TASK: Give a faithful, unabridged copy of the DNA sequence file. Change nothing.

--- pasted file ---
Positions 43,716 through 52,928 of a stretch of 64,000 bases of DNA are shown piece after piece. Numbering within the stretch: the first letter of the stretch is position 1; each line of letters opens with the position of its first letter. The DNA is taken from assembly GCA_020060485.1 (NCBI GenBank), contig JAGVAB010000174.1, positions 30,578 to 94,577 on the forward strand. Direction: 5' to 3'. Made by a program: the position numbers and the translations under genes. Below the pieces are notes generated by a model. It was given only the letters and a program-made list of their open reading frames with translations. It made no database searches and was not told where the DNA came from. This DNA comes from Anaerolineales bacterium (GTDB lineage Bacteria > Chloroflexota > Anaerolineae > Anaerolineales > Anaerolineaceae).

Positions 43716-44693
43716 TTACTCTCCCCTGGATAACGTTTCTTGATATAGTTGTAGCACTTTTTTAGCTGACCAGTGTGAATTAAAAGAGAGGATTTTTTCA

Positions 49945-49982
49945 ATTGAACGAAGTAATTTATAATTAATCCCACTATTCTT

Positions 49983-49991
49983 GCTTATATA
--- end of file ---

Positions 43,716 through 52,928 of a stretch of 64,000 bases of DNA are shown piece after piece. Numbering within the stretch: the first letter of the stretch is position 1; each line of letters opens with the position of its first letter. The DNA is taken from assembly GCA_020060485.1 (NCBI GenBank), contig JAGVAB010000174.1, positions 30,578 to 94,577 on the forward strand. Direction: 5' to 3'. Made by a program: the position numbers and the translations under genes. Below the pieces are notes generated by a model. It was given only the letters and a program-made list of their open reading frames with translations. It made no database searches and was not told where the DNA came from. This DNA comes from Anaerolineales bacterium (GTDB lineage Bacteria > Chloroflexota > Anaerolineae > Anaerolineales > Anaerolineaceae).

Positions 43716-44693
43716 TTACTCTCCCCTGGATAACGTTTCTTGATATAGTTGTAGCACTTTTTTAGCTGACCAGTGTGAATTAAAAGAGAGGATTTTTTCA

Positions 49945-49982
49945 ATTGAACGAAGTAATTTATAATTAATCCCACTATTCTT

Positions 49983-49991
49983 GCTTATATA